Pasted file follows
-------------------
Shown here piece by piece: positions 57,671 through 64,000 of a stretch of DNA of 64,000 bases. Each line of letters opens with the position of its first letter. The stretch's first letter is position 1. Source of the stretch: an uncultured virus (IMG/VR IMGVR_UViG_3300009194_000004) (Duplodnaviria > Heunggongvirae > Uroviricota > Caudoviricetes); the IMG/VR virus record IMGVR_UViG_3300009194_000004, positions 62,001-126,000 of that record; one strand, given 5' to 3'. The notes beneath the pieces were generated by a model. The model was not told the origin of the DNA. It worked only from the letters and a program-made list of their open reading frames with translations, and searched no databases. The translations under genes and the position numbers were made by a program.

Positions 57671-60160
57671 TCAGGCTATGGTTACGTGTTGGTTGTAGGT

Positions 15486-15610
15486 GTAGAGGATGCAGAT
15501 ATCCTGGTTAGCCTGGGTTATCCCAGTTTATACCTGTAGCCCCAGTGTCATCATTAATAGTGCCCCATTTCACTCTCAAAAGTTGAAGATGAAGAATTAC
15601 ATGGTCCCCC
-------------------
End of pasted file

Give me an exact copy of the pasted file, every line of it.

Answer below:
Shown here piece by piece: positions 57,671 through 64,000 of a stretch of DNA of 64,000 bases. Each line of letters opens with the position of its first letter. The stretch's first letter is position 1. Source of the stretch: an uncultured virus (IMG/VR IMGVR_UViG_3300009194_000004) (Duplodnaviria > Heunggongvirae > Uroviricota > Caudoviricetes); the IMG/VR virus record IMGVR_UViG_3300009194_000004, positions 62,001-126,000 of that record; one strand, given 5' to 3'. The notes beneath the pieces were generated by a model. The model was not told the origin of the DNA. It worked only from the letters and a program-made list of their open reading frames with translations, and searched no databases. The translations under genes and the position numbers were made by a program.

Positions 57671-60160
57671 TCAGGCTATGGTTACGTGTTGGTTGTAGGT

Positions 15486-15610
15486 GTAGAGGATGCAGAT
15501 ATCCTGGTTAGCCTGGGTTATCCCAGTTTATACCTGTAGCCCCAGTGTCATCATTAATAGTGCCCCATTTCACTCTCAAAAGTTGAAGATGAAGAATTAC
15601 ATGGTCCCCC